Table of Contents
- Health care and big data today
- Uses of big data in health care: health-sector segmentation
- Trends and drivers for big data and analytics in health care
- Challenges for big data in the health care space
- Vectors for analysis
- Companies to watch
- Appendix A: extended vendor analysis
- About Jody Ranck
The U.S. health care system is at a turning point where opportunities for big data and data analytics firms are likely to expand dramatically in the coming years. Key drivers of the opportunity spaces for big data in health care include:
- The Patient Protection and Affordable Care Act and the creation of accountable care organizations (ACOs) will require robust data analytics for both clinical and financial success in the coming years.
- Inefficiencies, fraud, and waste have become hot-button issues in the current financial crisis, and big data can play a major role in driving performance improvements that address these issues.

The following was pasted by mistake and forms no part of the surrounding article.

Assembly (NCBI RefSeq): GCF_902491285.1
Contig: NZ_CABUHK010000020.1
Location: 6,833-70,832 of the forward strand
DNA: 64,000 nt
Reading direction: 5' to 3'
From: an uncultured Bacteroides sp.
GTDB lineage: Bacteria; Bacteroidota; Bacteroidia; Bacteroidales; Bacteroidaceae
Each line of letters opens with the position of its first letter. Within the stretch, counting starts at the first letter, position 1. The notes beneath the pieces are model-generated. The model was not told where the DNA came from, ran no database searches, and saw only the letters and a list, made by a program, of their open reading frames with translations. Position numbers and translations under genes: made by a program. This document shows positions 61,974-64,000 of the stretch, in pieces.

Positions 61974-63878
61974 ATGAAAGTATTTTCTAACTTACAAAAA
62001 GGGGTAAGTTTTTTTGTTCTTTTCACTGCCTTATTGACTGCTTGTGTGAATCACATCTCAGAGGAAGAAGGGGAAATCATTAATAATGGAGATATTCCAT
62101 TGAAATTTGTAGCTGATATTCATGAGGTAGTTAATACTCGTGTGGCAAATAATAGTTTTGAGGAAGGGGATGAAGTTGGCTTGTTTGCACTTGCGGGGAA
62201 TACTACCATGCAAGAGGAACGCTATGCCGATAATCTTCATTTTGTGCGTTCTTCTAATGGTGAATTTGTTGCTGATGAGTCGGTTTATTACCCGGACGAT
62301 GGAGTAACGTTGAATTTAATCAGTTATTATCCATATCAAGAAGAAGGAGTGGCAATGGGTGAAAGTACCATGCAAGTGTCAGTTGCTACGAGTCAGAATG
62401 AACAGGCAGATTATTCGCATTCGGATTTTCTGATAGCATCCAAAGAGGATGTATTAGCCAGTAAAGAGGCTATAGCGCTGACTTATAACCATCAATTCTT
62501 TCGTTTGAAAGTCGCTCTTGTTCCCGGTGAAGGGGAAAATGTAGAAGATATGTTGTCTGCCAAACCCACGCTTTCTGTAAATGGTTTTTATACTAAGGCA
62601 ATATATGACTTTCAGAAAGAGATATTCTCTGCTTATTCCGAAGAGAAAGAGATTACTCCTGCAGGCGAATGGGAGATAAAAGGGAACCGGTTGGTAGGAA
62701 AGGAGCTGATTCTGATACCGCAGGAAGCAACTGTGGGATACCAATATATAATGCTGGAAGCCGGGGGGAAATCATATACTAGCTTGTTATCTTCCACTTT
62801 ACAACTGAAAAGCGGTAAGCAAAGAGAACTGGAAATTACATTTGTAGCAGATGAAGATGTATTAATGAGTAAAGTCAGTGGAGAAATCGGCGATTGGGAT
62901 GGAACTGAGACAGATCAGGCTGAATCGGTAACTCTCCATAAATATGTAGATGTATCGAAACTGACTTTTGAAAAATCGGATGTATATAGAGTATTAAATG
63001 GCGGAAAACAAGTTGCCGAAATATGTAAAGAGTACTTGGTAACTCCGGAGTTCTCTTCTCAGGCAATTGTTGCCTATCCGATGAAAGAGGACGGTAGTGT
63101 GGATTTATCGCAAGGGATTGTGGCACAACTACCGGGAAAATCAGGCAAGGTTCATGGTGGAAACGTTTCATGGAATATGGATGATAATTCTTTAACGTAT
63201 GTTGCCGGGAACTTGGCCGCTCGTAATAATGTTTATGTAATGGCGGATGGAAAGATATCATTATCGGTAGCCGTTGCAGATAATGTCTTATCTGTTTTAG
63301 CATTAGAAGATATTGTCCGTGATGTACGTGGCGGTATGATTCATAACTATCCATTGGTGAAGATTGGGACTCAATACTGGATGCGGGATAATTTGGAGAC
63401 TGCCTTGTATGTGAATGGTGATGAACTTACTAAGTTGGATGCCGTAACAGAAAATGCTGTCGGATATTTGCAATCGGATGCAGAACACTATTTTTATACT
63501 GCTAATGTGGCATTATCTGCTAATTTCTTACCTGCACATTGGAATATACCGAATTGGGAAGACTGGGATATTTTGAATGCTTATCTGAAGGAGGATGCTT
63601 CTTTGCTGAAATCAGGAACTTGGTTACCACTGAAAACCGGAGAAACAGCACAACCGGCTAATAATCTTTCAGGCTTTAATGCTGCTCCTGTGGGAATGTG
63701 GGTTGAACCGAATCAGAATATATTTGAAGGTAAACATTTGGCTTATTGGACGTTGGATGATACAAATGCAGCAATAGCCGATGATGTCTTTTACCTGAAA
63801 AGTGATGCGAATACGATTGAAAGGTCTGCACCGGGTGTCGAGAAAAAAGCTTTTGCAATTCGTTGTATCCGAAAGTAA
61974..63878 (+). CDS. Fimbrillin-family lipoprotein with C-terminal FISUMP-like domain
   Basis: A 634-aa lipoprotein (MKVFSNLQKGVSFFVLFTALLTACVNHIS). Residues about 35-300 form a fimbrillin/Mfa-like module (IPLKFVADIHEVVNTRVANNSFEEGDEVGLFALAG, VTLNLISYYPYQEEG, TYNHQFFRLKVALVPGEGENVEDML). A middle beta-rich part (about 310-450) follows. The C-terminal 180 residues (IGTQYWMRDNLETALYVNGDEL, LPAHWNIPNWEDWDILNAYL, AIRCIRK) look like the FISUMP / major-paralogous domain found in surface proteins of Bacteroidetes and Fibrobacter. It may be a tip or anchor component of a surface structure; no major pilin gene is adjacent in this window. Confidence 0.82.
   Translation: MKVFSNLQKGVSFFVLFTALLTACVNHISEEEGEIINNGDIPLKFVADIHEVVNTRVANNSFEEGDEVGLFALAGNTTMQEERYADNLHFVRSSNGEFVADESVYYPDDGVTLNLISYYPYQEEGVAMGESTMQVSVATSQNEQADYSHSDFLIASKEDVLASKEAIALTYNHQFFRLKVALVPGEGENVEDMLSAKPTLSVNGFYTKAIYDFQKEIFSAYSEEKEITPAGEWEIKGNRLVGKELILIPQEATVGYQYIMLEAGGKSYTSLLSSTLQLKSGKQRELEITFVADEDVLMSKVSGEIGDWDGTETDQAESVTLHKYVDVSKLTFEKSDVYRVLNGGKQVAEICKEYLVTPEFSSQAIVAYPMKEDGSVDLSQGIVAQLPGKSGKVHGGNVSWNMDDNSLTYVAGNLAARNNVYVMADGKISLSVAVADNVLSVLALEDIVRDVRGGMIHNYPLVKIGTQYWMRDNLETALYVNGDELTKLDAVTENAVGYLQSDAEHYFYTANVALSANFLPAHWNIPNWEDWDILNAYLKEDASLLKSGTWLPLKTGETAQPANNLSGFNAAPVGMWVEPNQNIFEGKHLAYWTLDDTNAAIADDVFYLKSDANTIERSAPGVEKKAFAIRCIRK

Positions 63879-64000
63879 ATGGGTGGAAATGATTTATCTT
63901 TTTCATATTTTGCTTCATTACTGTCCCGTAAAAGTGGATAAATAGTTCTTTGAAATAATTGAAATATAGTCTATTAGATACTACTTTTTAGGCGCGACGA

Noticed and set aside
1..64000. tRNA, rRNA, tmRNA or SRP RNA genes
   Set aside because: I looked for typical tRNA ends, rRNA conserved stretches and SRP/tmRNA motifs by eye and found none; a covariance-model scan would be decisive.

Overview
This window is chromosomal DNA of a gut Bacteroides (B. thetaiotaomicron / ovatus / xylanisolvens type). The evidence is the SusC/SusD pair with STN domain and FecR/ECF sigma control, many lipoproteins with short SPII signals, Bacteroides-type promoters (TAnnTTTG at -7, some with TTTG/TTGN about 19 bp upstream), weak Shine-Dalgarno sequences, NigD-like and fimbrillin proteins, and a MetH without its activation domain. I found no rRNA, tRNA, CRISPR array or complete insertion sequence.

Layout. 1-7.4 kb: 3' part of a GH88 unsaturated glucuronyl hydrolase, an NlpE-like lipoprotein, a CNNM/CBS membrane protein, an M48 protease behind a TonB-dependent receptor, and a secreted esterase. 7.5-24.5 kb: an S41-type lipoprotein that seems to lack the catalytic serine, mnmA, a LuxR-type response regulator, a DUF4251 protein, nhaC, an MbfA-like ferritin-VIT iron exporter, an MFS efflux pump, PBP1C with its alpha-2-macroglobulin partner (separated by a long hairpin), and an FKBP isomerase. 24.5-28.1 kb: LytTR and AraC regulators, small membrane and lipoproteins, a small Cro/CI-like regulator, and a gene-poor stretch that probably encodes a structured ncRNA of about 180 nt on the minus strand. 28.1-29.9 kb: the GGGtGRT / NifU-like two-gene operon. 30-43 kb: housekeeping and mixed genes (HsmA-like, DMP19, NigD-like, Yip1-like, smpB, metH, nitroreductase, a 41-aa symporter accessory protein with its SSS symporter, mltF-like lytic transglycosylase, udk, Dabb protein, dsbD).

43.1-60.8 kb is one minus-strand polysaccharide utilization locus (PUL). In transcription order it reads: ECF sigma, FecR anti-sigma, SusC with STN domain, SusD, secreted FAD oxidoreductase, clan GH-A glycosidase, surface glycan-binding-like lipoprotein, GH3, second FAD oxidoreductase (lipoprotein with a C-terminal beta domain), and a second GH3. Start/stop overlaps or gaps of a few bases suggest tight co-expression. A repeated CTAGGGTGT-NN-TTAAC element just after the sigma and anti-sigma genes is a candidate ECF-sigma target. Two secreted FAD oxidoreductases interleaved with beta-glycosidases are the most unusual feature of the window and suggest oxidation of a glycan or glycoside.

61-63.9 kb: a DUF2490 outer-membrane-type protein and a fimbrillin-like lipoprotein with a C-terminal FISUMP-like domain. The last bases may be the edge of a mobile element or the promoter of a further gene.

- The rapid growth of m-health and other digital-health platforms including M2M means that the data deluge will become a serious challenge if big data tools are not adopted.
- Open-data policies espoused by the U.S. Department of Health and Human Services are driving a new wave of innovative startups that address the information asymmetries and lack of transparency in health care markets.
- Health care will be personalized and customized in the coming years as genomics and sensor data as well as advances in the health-research sciences make personalized medicine more practical.
This Sector RoadMapTM explores these drivers and looks at a sample of the companies that are making the first forays into the area of big data in health care. We also examine some of the barriers that make health data a difficult challenge for many mainstream big data firms. It’s a major issue that 80 percent of all data in health care is unstructured. Strict data-privacy laws and the particularities of the organization of the health care system have made silos and health enterprise data management difficult to tackle. Nonetheless, we are already seeing important insights from early ventures that offer great promise for addressing some of the most important organizational challenges in health care as well as basic research.